“I just tried to follow pink in my life on yesterday,” explained Finnish artist Meiju Niskala last Wednesday. Tuesday, my pink pashmina, visible from outside our Foley Square fishbowl of a StoryBooth, beckoned Niskala inside from the cold to make an appointment.
Her intended conversation partner unavailable, Niskala arrived for her appointment alone granting me the opportunity to find out more about a woman who described herself on our participant data sheet as an “everyday explorer…who tries to be actively lost.”
The former Berklee College of Music saxophone student has spent the past decade expressing her creativity in uncommon fashion. A writer, amateur tap dancer and collector of photo booth pictures and four leaf clovers, Niskala described herself as a particularly curious and amiable child albeit lonely.
“I am just sad because I’m feeling that there is no one else who can share the same history as me,” she confessed. A passionate person who sees no boundaries between life and art, Niskala eventually found love through one of her explorations.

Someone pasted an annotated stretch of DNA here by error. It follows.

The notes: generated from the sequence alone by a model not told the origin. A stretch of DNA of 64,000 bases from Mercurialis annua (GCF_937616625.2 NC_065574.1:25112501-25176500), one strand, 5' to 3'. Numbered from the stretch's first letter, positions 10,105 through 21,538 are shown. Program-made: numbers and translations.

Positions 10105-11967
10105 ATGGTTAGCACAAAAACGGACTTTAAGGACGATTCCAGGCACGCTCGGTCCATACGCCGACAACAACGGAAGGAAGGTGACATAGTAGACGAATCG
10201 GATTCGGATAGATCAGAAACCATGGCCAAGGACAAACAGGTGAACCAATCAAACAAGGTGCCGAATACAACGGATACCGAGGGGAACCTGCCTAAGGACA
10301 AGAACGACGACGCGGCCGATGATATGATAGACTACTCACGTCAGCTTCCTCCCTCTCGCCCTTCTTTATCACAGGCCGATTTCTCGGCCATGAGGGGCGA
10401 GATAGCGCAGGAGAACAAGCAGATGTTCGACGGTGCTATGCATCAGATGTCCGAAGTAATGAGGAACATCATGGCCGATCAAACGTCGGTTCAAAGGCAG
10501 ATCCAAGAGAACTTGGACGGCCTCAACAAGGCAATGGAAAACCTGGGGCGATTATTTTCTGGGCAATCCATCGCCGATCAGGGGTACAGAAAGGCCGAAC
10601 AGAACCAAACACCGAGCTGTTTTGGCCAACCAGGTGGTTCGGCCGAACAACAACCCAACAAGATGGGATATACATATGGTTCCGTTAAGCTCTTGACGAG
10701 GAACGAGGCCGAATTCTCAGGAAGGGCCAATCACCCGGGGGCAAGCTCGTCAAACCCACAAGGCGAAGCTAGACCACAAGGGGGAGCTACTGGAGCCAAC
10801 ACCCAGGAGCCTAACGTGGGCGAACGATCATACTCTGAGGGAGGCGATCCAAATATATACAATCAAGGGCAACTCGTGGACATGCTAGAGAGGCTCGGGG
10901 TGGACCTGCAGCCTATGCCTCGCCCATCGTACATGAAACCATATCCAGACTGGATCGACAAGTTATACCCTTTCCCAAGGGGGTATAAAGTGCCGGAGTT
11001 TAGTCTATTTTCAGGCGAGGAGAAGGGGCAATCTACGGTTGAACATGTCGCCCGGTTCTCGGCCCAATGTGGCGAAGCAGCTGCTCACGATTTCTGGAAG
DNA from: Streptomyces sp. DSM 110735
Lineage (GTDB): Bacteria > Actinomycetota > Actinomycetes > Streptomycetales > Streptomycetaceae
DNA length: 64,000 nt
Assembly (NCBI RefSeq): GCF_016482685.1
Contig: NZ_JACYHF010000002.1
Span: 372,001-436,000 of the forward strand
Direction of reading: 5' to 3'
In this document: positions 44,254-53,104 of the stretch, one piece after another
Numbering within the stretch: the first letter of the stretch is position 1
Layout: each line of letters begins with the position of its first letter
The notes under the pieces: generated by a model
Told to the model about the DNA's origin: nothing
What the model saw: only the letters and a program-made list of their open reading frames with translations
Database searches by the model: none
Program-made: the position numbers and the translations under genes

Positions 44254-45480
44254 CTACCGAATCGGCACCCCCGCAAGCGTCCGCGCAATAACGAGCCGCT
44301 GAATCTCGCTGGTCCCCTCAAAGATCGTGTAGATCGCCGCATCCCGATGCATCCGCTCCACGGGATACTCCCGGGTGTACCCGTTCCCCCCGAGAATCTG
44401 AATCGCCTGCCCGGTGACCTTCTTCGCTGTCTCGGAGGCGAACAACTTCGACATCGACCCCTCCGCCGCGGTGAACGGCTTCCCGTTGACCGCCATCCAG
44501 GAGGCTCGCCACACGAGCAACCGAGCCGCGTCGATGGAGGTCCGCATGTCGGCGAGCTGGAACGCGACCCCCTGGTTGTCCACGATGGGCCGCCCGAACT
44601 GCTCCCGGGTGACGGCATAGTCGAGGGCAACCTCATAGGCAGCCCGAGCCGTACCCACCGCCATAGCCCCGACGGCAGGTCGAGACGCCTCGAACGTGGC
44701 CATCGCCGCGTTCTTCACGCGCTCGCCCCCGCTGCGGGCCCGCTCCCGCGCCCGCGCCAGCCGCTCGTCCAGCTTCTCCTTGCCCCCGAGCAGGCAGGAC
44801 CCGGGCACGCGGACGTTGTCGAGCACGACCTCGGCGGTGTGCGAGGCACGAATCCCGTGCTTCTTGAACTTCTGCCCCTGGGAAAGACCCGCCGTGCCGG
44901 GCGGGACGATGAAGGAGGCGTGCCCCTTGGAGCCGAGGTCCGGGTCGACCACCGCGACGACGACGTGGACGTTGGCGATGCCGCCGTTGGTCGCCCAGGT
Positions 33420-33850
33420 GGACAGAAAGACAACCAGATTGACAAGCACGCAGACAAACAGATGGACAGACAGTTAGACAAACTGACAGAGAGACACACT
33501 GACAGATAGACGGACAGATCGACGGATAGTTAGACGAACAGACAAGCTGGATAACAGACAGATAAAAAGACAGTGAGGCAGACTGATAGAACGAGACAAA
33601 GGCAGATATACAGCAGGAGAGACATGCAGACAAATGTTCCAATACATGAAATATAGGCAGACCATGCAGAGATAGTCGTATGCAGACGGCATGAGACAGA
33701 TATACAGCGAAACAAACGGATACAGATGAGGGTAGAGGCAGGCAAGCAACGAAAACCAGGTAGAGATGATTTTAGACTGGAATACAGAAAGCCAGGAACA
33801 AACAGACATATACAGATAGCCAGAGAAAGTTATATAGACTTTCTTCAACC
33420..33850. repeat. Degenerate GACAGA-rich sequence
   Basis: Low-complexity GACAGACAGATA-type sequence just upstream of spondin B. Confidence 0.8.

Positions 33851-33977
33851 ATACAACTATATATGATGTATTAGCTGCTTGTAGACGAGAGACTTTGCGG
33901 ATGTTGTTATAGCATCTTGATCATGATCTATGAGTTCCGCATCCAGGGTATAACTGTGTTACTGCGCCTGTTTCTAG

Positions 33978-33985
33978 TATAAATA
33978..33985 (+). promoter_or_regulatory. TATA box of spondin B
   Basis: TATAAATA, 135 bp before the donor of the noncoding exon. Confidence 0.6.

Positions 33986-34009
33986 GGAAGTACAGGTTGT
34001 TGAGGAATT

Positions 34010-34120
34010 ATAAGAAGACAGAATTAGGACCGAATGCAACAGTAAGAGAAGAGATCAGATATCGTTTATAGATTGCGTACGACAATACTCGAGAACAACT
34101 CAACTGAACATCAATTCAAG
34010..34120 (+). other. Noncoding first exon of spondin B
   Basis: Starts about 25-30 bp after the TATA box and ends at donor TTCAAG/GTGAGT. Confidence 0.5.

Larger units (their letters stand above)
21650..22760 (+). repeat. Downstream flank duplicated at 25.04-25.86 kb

“When I was looking for the love of my life, I was setting up Post-it notes in quite many places. It all started in this way. I was in the library…It’s not interactive at all and I’m feeling that the main reason to be alive is to be interactive with things. So I started to place Post-it notes inside the books, just like saying ‘Hi’ and ‘I thought that this book’s most meaningful sentence in on page 57, chapter 3, line 5. If you feel that way as well, let me know. This is my address and my phone number.’”
Eventually, Niskala left Post-it notes in the most romantic books she could find authored by Georges Perec and Jonathan Safran Foer among others. She met a number of people along the way including her librarian boyfriend.
As our conversation reached its end, Niskala shared some tips for original living through incorporating art into one’s every day life. New York straphangers, pay heed.
“If you have a 30 minute long ride between your work and home, just put an empty paper on your hand, take a pen or lipstick or whatever which creates color and just point it on the paper and then let the shake of the train make the forms . Do that everyday in a year and then compare what happens. Could you see which are the Fridays?”
So there is your homework for 2009. Mass transit commuters in Gotham and beyond can take part. You’ll have to stow your iPod in your pocket to free your hands but you can keep your earbuds in. Happy drawing!